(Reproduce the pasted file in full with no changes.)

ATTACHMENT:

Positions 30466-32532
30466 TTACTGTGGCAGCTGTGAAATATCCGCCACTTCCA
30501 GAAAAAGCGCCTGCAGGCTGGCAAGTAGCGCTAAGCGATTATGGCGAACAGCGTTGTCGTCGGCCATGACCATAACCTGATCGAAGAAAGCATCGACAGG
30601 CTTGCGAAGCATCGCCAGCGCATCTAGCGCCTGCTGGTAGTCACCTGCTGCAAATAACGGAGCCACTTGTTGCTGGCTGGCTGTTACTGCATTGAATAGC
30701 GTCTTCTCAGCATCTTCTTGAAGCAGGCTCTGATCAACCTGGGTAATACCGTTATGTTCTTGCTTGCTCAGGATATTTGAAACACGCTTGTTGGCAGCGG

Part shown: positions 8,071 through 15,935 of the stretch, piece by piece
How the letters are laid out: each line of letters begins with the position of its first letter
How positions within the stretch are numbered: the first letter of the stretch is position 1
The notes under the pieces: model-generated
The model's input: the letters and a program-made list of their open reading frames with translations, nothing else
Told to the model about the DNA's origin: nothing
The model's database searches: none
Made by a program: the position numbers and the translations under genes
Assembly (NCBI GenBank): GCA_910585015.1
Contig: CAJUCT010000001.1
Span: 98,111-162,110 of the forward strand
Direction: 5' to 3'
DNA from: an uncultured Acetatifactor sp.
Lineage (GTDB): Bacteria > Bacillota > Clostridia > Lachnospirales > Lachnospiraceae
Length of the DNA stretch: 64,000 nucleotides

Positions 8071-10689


Positions 30466-32532
30466 TTACTGTGGCAGCTGTGAAATATCCGCCACTTCCA
30501 GAAAAAGCGCCTGCAGGCTGGCAAGTAGCGCTAAGCGATTATGGCGAACAGCGTTGTCGTCGGCCATGACCATAACCTGATCGAAGAAAGCATCGACAGG
30601 CTTGCGAAGCATCGCCAGCGCATCTAGCGCCTGCTGGTAGTCACCTGCTGCAAATAACGGAGCCACTTGTTGCTGGCTGGCTGTTACTGCATTGAATAGC
30701 GTCTTCTCAGCATCTTCTTGAAGCAGGCTCTGATCAACCTGGGTAATACCGTTATGTTCTTGCTTGCTCAGGATATTTGAAACACGCTTGTTGGCAGCGG

Part shown: positions 8,071 through 15,935 of the stretch, piece by piece
How the letters are laid out: each line of letters begins with the position of its first letter
How positions within the stretch are numbered: the first letter of the stretch is position 1
The notes under the pieces: model-generated
The model's input: the letters and a program-made list of their open reading frames with translations, nothing else
Told to the model about the DNA's origin: nothing
The model's database searches: none
Made by a program: the position numbers and the translations under genes
Assembly (NCBI GenBank): GCA_910585015.1
Contig: CAJUCT010000001.1
Span: 98,111-162,110 of the forward strand
Direction: 5' to 3'
DNA from: an uncultured Acetatifactor sp.
Lineage (GTDB): Bacteria > Bacillota > Clostridia > Lachnospirales > Lachnospiraceae
Length of the DNA stretch: 64,000 nucleotides

Positions 8071-10689